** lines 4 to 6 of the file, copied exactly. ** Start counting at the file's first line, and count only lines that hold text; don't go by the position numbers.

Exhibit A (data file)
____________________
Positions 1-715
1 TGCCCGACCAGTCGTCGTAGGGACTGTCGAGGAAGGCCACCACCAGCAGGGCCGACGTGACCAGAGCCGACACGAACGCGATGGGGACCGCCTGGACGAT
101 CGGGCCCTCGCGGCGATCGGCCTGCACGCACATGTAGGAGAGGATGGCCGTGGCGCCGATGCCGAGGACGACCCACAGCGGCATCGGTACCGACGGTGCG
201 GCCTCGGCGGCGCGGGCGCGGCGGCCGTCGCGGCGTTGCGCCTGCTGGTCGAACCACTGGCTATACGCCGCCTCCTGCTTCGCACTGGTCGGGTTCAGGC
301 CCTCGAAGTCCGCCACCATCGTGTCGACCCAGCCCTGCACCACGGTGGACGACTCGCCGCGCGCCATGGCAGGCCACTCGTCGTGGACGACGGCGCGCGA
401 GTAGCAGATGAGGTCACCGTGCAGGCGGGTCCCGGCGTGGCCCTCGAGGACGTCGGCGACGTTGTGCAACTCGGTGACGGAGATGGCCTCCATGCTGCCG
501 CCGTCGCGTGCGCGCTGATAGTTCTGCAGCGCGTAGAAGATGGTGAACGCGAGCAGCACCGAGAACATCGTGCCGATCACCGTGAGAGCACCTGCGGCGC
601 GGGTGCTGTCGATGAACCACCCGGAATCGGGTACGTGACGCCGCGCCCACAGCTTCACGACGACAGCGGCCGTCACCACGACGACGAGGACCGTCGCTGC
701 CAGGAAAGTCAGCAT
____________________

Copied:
201 GCCTCGGCGGCGCGGGCGCGGCGGCCGTCGCGGCGTTGCGCCTGCTGGTCGAACCACTGGCTATACGCCGCCTCCTGCTTCGCACTGGTCGGGTTCAGGC
301 CCTCGAAGTCCGCCACCATCGTGTCGACCCAGCCCTGCACCACGGTGGACGACTCGCCGCGCGCCATGGCAGGCCACTCGTCGTGGACGACGGCGCGCGA
401 GTAGCAGATGAGGTCACCGTGCAGGCGGGTCCCGGCGTGGCCCTCGAGGACGTCGGCGACGTTGTGCAACTCGGTGACGGAGATGGCCTCCATGCTGCCG